The anomaly detector identifies two types of anomalies:
Broker failures: i.e., a non-empty broker leaves a cluster, which results in under-replicated partitions. Since this can happen during normal cluster bounces as well, the anomaly detector provides a configurable grace period before it triggers the notifier and fixes the cluster.
Goal violations: i.e., an optimization goal is violated. If self-healing is enabled, Cruise Control will proactively attempt to address the goal violation by automatically analyzing the workload, and executing optimization proposals.
The executor is responsible for carrying out the optimization proposals from the analyzer. Rebalancing a Kafka cluster usually involves partition reassignment. The executor ensures that the execution is resource-aware and does not overwhelm any broker. The partition reassignment could also be a long-running process—it may take days to finish in a large Kafka cluster. Sometimes, users may want to stop the ongoing partition reassignment. The executor is designed in a way that it is safe to interrupt when executing the proposals.
We’ve encountered many interesting challenges while developing and using Cruise Control. A few of these are listed below.
Building a reliable cluster workload model for Kafka
This is not as simple as it sounds. There are quite a few nuances to be aware of. For example, it is straightforward to collect CPU utilization metrics from brokers, but how do we quantify the impact of each partition on CPU utilization? This wiki page explains our efforts to answer this question.
How long are you willing to wait for an optimization proposal?
The analyzer component has come a long way. We initially used a general-purpose optimizer with a complicated parameterized loss function. It would take weeks (if not years) to get the optimization proposals on a medium-size Kafka cluster. We then switched to the current heuristic optimizer solution, which gives us a reasonably good result in a few minutes.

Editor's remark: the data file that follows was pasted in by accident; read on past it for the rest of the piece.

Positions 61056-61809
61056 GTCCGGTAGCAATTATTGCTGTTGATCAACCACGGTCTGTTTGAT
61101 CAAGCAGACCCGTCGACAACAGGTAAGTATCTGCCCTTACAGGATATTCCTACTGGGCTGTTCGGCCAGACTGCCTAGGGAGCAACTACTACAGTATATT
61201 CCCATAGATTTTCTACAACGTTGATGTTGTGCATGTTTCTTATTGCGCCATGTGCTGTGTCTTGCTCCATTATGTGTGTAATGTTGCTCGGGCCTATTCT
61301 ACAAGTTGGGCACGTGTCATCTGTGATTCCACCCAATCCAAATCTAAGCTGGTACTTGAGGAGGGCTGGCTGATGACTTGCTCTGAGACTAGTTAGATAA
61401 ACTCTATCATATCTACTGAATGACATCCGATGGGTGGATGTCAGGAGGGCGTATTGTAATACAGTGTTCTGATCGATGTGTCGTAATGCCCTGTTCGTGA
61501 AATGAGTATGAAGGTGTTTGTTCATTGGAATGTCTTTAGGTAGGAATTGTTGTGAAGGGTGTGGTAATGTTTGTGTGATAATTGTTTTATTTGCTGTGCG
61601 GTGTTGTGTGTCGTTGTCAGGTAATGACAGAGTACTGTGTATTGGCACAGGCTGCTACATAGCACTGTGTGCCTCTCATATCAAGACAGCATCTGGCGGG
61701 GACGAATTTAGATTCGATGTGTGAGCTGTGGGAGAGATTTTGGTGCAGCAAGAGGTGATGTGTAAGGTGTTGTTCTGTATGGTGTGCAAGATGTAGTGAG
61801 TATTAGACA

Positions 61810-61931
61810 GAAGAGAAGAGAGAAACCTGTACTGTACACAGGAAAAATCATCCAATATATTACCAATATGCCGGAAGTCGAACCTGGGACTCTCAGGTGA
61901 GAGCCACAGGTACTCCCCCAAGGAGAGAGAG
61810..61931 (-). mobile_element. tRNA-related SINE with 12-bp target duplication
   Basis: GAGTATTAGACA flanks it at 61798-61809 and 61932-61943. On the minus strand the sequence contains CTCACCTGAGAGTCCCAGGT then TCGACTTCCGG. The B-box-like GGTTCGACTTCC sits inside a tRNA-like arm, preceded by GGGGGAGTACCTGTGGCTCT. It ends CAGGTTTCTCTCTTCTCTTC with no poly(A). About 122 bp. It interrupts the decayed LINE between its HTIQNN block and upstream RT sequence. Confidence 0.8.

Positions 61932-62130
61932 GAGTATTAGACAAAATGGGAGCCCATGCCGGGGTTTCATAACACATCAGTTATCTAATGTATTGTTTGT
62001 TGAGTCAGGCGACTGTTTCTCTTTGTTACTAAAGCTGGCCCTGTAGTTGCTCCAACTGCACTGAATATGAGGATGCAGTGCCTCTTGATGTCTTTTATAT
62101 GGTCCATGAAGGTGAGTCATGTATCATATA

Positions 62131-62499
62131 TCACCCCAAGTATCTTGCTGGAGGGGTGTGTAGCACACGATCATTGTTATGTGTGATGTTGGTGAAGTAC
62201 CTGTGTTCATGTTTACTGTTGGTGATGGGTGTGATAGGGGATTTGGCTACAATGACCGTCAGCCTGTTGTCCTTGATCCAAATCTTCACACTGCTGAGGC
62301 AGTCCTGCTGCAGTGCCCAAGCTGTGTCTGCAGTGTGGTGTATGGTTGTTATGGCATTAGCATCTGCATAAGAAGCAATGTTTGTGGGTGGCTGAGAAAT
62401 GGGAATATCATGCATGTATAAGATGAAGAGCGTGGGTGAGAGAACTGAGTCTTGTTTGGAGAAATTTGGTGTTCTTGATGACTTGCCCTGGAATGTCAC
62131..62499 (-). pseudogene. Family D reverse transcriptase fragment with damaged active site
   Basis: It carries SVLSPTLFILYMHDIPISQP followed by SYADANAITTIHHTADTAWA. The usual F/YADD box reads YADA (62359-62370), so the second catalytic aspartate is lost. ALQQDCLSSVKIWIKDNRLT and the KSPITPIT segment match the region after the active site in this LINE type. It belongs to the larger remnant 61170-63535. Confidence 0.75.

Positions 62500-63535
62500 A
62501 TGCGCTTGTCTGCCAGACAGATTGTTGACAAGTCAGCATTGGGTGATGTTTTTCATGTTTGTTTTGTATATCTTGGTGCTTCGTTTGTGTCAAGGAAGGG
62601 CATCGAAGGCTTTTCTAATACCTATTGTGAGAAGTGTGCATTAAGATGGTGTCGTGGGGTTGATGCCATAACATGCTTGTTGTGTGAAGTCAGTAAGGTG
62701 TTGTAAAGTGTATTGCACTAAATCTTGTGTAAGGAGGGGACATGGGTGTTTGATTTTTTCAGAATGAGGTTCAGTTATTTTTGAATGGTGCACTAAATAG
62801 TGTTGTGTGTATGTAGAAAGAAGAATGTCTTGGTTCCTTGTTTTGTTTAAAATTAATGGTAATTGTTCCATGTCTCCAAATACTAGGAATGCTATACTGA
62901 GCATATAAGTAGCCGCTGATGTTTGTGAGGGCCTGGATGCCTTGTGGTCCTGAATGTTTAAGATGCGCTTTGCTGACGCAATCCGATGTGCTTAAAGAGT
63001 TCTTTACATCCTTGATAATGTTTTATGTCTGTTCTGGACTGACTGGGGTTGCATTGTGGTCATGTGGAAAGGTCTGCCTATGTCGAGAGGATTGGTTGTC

Memory or speed?
Cruise Control is very memory-intensive due to the quantity of metrics that we have to keep for a period (e.g. a week) in order to profile the traffic pattern of the partitions in the Kafka cluster. It is also a CPU-intensive application because of the involved computation that is necessary to generate optimization proposals. Those two things are sort of conflicting with each other, however. To accelerate proposal generation, we would want to do more caching and parallel proposal computation, but doing that uses more memory. We ultimately made some design decisions to strike a balance between these two. For example, we pre-compute the optimization proposals and cache them to avoid long waiting times when user queries arrive. On the other hand, we also stagger the execution of the memory-heavy tasks (e.g., proposal precomputing, anomaly detection, etc.) to avoid simultaneous high-memory consumption.
More Kafka cluster optimization goals!
Since the optimization goals of Cruise Control are pluggable, users may come up with sophisticated and nuanced goals to optimize their own Kafka clusters as needed. For example, we use Kafka Monitor at LinkedIn to monitor our cluster availability. Since Kafka Monitor reports availability for each broker based on its ability to send messages to a “monitor” topic, we need to ensure that the leaders of this topic’s partitions have coverage across all brokers. As an open source project, we would also like to encourage users to create their own goals and contribute them to the community.
Integration with Cloud Management Systems (CMS)
Currently, Cruise Control heals a cluster by moving partitions off dead brokers. We envision that Cruise Control could integrate with other CMS to automatically expand clusters when their utilization reaches a certain threshold, or to replace a dead broker with a new one from a spare pool if necessary. As noted above, we welcome community input and contributions to this future functionality.
Empower operations with insights
Cruise Control facilitates deep analysis on metrics collected from Kafka. We believe it will equip SREs with the ability to quantify the impact of various resource usage metrics and derive insights that will aid in capacity planning and performance tuning.
We developed Cruise Control with the realization that a dynamic load balancer is a useful facility for any distributed system. Cruise Control’s components for metric aggregation, resource utilization analysis, and the generation of optimization proposals are equally applicable to other distributed systems as well. We want to abstract those core components in the long term and make them available to other projects as well. Our vision for Cruise Control is to build it in a manner that allows for straightforward integration with any distributed system to facilitate application-specific performance analysis, optimization, and execution.
Cruise Control began as an intern project by Efe Gencer. Many members on the Kafka development team have participated in brainstorming, design, and reviews. Cruise Control has also received many valuable contributions and insights from the Kafka SRE team at LinkedIn.
Editor’s Note: If you are interested in following some of the cool work we are doing in Stream Processing, both at LinkedIn and in our extended open source communities, you can register for our quarterly meetups where we invite speakers to talk about the latest improvements in Apache Kafka and Apache Samza.